• Marx also discussed the Asiatic Mode of Production but not in much detail.

The final outcome of this class struggle, however, would be the transition from Capitalism to Socialism, the final Mode of Production in which private property would be abolished, social classes would disappear and the evils of Capitalism would be replaced by a classless, Socialist utopia.


According to Marx the revolutionary transition from capitalism to socialism contains the following elements:

  • Under capitalism economic power is monopolised by the Bourgeoisie whose main aim is production for profit rather than production for need. This means that the social relations of production (ownership and control) prevent the full utilisation of the highly developed forces of production.
  • Exploitation of the Proletariat means that they do not receive a fair share of the goods and services produced via the forces of production.
  • Periodic unemployment means that the factories and workers are often idle despite the obvious need for increased production so that, again the full potential of the forces of production is not being realised.(This is connected to Marx’s theory of the falling rate of profit, a questionable theory.)
  • Capitalism results in alienation which means that the full potential of the workers cannot be realised under capitalism.

Thus, in summary, according to Marx, the social relations of production under capitalism prevent the full development of the forces of production under capitalism.

Other aspects of the revolutionary process are;

  • Capitalism leads to increasing unemployment and poverty--- the Immiserisation
  • Production is increasingly concentrated among large companies and smaller companies and individual traders are forced out of business. The class structure is more and more simplified into 2 great classes--- the Bourgeoisie and the Proletariat--- the so-called Polarisation thesis.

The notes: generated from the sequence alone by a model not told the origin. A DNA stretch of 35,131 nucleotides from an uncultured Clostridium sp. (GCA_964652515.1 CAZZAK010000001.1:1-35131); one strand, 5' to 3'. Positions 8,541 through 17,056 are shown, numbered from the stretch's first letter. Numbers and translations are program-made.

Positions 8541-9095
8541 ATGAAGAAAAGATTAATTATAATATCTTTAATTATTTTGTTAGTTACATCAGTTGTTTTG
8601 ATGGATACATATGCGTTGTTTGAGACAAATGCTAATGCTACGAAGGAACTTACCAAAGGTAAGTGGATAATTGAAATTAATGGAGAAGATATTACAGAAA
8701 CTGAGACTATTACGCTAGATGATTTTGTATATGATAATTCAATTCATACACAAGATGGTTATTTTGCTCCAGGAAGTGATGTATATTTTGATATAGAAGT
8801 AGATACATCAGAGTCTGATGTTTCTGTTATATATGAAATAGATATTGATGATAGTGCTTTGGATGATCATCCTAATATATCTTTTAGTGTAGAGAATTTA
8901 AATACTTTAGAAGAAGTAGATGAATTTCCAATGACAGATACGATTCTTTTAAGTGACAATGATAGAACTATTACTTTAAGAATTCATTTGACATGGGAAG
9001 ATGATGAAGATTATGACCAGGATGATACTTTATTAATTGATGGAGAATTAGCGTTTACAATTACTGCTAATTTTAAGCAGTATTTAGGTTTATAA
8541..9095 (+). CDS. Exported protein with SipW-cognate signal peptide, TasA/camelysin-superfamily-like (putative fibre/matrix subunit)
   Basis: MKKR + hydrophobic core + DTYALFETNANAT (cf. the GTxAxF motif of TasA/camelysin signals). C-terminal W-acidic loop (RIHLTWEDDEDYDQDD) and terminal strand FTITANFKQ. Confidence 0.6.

• However, later on Marx noted that the growth of joint stock companies would lead to the growth of managerial positions, implying the growth of a middle class, a problem for orthodox Marxist class theory.
  • Nevertheless, now some people at least would notice that the bourgeoisie were actually receiving profit for contributing little or nothing to the production process.
  • The concentration of production in large factories in urban areas would make political organisation easier.
  • The Proletariat loses its false consciousness and turns from a class for itself into a class in itself. Revolution leads to the classless socialist utopia.

These then are the main aspects of Marx's theory of revolution. However Marx argued also that "there are countries such as America and England .... where the workers may attain their goal by peaceful means”. Engels also who outlived Marx by many years came in later life to believe quite strongly in the possibility of the parliamentary road to socialism. .Also while Lenin endorsed the revolutionary road to socialism and the concentration of power in the Bolshevik Party, [ a strategy carried to its worst extremes by Stalin] the German Marxist Rosa Luxemburg argued that socialism could be achieved only via the continuation of crucial political liberties such as free speech and free elections involving competing political parties.

Later Marxists have often argued that the parliamentary road to socialism might be preferable because violence would be avoided and any newly emerging socialist state would be based on the consent of the majority of the citizens. These arguments combined with the apparent lack of working class interest in revolutionary politics led the British Communist party in 1951 to endorse the parliamentary road to socialism, a strategy followed by other Euro-Communist parties.

  • Marxism and Contemporary Capitalist Societies.

It has been argued that capitalist societies developed in ways not predicted by Marx and that these developments have rendered Marxist theories of revolution increasingly irrelevant. Nevertheless contemporary Marxists continue to assert the relevance of Marxist theories modified to take account of changing political and economic circumstances. and on this basis they argue that capitalism remains a grossly exploitative, unequal, undemocratic and unfair political and economic system which  must be changed radically if its defects are to be corrected although some Marxists may well argue that such changes might be achieved via “revolutionary reformism” rather than by outright revolution.

Some of these issues are considered in my document on Marxism and Contemporary Capitalist Societies..